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What You Should Know About Sleeping and Running

When it comes to general health, two of the top concerns are exercise and sleeping habits. The two are not mutually exclusive, either. They affect each other – lack of sleep promotes lethargy, leading to less physical activity, and exercising properly has been proven to aid in getting better sleep. To truly understand the relationship, though, we have to evaluate several studies and conclusions so that we can plan ahead to get a good night’s sleep and make time to go for a good run.

When Should I Exercise?
Fitness is important. According to a study by Appalachian State University, the early bird really does get the worm. The study had 20 adults exercise at various times of the day for several days. At the end of the study, those who took a moderate, 30-minute run at 7:00 in the morning had the best results, waking less during the night. For those who worked out at 1:00 p.m. or 7:00 p.m., the quality of sleep was significantly reduced.

REM sleep also tended to increase with the later hour of exercise. REM is the time in which we dream vividly, and this is the lightest form of sleep. Often, we wake up as REM sleep ends, at least for a brief period. The interruptions in sleep cause quite a significant reduction in feeling rested the following day.

Once you get a regular exercise routine you might find yourself taking some relaxing naps on the hammock in your backyard. If you don’t have a hammock and are interested in getting one for resting after your nap check out these reviews at thesleepjudge.com.

Why Should I Get Up Early?
As the previous study suggests, an early run can set you up for a wonderful day, followed by a solid night’s sleep. But a study at BYU in Utah also proves that sleeping late can affect your motivation for a workout and even your appetite throughout the day.

The study watched the sleep habits of 375 women, monitoring how much sleep they got, when they got out of bed every day, and how much physical activity they engaged in during that day. The best results were achieved by those who were awake and on their feet no later than 7:30 a.m. For every hour afterward that a subject slept in, the amount of physical activity during the day was reduced. Sleeping later was determined by the study to reduce the amount of time available for running and working out. However, combining these two studies could prove that sleeping through the opportunity for a morning run can affect sleeping habits, which then leads to poorer sleep and then makes it more difficult to exercise the next day because you are tired.

Running and Insomnia
The most common sleep disorder experienced by adults is chronic insomnia, defined as difficulty falling asleep, staying asleep, getting restorative sleep, and not waking up extremely early. There haven’t been a large number of studies directly relating exercise and insomnia, but the few that have been conducted show that regular, moderate exercise can improve sleep time and quality for insomniacs.

While heavy exercise, like extended runs and weightlifting, do not seem to affect sleep habits of insomnia patients, walking or short runs – 30 minutes – have improved the ability to fall asleep faster and to stay asleep longer for those who have trouble with insomnia. A period of 4 to 24 weeks of regular exercise shows significant improvement for these patients, and earlier in the process, a day with exercise compared to one without leads to a more solid, steady sleep.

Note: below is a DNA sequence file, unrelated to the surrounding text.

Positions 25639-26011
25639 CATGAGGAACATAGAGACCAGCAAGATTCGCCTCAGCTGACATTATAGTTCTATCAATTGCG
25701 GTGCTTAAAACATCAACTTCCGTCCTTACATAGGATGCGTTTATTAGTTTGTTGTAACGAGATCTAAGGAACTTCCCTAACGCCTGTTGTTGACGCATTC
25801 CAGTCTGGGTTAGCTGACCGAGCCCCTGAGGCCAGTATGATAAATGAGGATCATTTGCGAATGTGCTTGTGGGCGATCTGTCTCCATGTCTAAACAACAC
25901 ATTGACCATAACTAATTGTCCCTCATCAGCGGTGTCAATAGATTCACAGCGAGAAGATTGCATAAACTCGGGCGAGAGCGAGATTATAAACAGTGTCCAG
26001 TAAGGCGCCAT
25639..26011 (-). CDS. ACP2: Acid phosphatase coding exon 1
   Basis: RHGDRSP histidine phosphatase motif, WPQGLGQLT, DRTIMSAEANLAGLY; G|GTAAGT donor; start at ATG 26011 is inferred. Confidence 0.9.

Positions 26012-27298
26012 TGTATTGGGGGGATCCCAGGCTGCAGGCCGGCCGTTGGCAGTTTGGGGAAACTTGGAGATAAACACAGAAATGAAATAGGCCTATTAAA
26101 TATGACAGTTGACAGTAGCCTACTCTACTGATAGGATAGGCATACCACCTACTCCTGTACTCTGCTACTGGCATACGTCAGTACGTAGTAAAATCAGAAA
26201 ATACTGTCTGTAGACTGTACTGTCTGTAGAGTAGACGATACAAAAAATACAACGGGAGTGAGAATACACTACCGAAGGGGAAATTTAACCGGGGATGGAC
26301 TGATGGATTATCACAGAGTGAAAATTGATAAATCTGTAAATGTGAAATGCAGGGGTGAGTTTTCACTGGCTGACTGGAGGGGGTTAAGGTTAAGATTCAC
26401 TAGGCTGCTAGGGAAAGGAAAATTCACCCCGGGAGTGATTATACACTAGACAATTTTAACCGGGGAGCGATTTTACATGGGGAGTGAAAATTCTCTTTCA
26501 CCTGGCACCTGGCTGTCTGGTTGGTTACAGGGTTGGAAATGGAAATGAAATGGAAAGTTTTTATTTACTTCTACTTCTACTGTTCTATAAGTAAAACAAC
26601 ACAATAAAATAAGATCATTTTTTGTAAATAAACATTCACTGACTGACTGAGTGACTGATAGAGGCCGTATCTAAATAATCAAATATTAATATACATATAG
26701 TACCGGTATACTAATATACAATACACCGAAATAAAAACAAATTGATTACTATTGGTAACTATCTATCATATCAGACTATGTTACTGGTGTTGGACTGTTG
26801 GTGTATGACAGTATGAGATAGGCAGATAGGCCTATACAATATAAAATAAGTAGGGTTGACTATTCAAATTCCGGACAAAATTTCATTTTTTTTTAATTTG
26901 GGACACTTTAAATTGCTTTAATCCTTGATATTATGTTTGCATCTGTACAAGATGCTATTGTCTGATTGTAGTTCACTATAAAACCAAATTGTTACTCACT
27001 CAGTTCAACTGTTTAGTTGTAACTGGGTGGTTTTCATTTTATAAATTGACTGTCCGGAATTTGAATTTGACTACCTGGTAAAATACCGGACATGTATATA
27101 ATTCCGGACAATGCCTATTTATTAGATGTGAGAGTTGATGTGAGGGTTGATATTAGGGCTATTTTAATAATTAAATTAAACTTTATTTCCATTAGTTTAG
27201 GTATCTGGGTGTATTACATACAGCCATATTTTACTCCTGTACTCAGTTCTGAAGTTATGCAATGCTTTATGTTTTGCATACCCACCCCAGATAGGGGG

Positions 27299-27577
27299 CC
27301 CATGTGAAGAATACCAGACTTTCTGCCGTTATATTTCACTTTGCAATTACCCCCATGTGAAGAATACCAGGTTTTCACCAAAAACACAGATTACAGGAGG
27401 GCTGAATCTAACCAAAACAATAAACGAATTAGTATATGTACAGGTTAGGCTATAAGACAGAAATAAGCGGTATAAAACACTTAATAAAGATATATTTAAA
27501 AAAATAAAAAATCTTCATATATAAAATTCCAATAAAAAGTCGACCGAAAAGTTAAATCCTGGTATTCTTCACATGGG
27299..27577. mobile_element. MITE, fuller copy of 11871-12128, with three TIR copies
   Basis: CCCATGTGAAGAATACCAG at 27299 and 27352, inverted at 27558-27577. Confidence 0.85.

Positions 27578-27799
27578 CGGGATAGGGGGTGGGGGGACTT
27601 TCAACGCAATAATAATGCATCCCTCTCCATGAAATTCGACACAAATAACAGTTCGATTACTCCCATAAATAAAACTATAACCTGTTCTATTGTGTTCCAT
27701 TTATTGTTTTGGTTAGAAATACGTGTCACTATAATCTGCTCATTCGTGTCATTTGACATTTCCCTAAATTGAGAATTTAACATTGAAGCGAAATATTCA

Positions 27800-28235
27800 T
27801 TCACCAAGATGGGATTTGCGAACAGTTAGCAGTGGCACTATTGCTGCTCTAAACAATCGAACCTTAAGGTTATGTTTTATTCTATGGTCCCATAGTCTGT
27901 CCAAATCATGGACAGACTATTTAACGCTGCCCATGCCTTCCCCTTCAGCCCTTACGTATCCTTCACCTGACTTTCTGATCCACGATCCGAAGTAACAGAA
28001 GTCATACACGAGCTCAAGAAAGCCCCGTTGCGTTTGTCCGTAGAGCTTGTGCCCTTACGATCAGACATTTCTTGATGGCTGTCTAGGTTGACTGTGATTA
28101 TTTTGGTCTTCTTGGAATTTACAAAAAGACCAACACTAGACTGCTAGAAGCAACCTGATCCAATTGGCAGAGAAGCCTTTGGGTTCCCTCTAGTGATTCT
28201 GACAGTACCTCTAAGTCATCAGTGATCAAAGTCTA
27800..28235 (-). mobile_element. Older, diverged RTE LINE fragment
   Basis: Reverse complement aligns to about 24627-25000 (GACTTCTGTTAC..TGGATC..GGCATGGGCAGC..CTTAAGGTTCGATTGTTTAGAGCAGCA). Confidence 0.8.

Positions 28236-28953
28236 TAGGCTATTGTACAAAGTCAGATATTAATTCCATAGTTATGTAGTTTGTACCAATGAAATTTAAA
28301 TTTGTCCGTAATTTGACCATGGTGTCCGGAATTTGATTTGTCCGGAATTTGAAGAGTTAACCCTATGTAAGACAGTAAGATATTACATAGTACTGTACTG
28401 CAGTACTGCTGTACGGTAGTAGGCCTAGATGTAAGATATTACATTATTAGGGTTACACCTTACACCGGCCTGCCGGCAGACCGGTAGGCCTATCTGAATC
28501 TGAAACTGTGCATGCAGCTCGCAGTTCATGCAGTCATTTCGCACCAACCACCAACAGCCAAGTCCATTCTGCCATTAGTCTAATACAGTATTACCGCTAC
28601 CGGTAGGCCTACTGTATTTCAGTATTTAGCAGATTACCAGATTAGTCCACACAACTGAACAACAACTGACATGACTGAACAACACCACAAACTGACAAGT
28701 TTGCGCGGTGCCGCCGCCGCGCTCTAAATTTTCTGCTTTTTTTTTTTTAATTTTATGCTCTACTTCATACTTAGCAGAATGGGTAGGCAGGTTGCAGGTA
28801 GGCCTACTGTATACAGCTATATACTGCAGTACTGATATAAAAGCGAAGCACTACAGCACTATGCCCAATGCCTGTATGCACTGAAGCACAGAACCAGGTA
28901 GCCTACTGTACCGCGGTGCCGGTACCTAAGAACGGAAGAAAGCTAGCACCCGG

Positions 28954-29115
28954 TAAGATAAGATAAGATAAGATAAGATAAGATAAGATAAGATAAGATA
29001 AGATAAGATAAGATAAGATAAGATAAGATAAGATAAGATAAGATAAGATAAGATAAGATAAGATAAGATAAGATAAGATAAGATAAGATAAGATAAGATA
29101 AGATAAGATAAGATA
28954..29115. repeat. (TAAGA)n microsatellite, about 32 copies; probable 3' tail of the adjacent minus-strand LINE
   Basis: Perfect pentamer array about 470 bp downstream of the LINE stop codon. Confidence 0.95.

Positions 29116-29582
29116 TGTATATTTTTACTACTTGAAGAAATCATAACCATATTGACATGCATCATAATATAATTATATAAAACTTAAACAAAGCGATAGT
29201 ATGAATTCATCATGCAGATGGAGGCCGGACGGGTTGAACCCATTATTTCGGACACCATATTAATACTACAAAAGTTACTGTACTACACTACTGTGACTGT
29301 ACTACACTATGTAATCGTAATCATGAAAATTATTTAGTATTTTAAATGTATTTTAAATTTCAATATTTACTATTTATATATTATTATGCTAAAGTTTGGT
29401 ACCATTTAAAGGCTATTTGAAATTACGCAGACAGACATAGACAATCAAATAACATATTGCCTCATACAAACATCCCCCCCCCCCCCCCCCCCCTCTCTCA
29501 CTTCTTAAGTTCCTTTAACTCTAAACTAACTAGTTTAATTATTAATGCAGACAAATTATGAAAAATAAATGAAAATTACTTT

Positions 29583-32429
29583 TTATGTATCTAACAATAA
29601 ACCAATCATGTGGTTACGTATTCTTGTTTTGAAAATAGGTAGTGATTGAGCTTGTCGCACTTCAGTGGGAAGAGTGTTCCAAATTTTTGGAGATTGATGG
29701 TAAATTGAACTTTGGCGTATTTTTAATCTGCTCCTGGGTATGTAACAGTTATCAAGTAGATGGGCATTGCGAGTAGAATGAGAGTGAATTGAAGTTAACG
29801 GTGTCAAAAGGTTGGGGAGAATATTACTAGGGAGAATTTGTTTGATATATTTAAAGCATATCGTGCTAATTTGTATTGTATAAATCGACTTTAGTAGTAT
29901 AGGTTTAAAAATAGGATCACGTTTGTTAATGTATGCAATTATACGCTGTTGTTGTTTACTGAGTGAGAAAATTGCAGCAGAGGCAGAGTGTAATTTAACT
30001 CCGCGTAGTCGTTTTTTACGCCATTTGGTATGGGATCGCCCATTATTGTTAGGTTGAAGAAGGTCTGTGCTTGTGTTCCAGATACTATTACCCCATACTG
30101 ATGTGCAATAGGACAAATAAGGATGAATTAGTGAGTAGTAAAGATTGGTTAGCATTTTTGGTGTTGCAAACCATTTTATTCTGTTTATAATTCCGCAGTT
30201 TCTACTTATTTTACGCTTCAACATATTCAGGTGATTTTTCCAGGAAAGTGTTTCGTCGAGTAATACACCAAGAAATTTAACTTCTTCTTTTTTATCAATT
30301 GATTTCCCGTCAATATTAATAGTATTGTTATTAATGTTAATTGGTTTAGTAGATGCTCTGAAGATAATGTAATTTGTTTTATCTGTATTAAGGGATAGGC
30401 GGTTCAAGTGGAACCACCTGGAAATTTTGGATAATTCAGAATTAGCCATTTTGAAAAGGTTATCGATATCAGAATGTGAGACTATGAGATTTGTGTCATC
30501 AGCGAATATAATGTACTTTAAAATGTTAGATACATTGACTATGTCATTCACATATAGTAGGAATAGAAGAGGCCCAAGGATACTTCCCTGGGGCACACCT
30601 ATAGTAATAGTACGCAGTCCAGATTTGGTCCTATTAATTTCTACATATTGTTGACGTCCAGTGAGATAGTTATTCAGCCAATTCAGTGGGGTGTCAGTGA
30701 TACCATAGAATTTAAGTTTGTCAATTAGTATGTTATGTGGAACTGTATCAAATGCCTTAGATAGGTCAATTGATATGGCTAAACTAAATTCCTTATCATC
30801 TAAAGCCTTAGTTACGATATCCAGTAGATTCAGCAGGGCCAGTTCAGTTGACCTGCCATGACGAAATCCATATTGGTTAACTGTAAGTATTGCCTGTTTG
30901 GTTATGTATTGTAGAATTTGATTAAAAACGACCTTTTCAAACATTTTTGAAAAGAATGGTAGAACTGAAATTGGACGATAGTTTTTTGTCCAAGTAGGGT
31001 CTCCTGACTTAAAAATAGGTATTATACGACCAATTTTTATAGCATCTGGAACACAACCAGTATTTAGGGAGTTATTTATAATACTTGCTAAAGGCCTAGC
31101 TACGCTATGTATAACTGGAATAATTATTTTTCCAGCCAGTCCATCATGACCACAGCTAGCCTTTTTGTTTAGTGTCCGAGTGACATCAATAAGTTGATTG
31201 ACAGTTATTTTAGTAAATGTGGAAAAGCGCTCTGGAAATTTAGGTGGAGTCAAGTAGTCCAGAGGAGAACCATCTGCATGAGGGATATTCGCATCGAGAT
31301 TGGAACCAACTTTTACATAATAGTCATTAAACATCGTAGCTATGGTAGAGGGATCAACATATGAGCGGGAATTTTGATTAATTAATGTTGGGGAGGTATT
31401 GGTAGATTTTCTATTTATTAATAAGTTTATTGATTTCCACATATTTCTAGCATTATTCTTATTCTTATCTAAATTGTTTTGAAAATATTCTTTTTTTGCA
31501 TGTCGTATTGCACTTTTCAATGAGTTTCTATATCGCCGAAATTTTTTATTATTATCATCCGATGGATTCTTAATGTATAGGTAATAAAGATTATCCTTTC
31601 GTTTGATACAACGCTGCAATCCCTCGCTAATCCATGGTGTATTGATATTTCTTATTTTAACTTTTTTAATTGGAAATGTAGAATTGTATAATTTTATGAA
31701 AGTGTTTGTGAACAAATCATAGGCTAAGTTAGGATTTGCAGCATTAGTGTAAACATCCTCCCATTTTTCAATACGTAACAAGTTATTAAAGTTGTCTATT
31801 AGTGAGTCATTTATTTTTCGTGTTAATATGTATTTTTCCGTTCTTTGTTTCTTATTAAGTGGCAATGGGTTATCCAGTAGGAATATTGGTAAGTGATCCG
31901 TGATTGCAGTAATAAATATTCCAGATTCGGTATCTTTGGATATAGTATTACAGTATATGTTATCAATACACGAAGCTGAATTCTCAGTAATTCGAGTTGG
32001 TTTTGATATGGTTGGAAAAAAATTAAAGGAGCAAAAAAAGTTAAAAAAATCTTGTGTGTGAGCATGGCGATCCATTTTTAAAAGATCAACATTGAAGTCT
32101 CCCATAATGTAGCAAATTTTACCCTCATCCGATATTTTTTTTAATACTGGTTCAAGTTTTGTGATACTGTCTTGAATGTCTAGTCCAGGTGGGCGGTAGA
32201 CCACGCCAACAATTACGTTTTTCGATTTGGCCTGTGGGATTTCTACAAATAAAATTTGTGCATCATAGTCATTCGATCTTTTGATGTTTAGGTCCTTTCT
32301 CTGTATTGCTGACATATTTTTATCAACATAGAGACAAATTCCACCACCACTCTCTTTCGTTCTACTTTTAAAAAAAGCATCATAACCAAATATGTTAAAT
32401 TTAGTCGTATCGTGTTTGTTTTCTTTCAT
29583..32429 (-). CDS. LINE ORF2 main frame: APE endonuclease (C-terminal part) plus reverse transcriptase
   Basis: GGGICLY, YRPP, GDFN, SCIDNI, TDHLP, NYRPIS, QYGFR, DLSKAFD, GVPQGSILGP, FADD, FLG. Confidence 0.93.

It is believed that a great deal of this relates to the fact that exercise is proven to decrease feelings of anxiety, arousal, and depression, all of which are elevated in the vast majority of insomnia patients. Having a regular workout routine can also help the body find a particular circadian rhythm, or bodily clock. This promotes healthy sleep by telling the mind that it’s time to let go and rest when night comes. In addition, running produces endorphins, which stimulate the body to be more active. Additional activity during waking hours can lead to a more general feeling of peace and tiredness at the end of the day.

Yet another reason to exercise early!

A word of caution needs to be had in this relationship, however. Sporadic workouts and occasional running for insomniacs can increase stress response – which is already elevated in these patients – actually irritating the problem and causing further issues with sleep. The process of building a routine may be slow and tedious, but only regular exercise reduces the response to stress overall and promotes better sleep.

The key is to read up and really do your research on the relationship between sleeping and exercise, particularly running. Look for a site that has thorough reviews on sleep products and important information on sleep health.

Build the Relationship
Just like any personal relationship in life, it takes work to build the relationship between running and sleep. You’ll find that one helps or hinders the other and vice versa, so it is important to develop good habits on both sides of the equation. Make sure you set a sleep schedule that promotes a healthy workout, such as a 30-minute run 3-4 times a week. And be sure to follow through with the intent to exercise. Skipping out can actually work in reverse, and then you’ll be lethargic and have difficulty getting back in the swing of things.

Running is a great choice, when treated as an endurance sport, and you’ll find you have more vigor during the day, between a healthy amount of physical activity and an even healthier night’s sleep.

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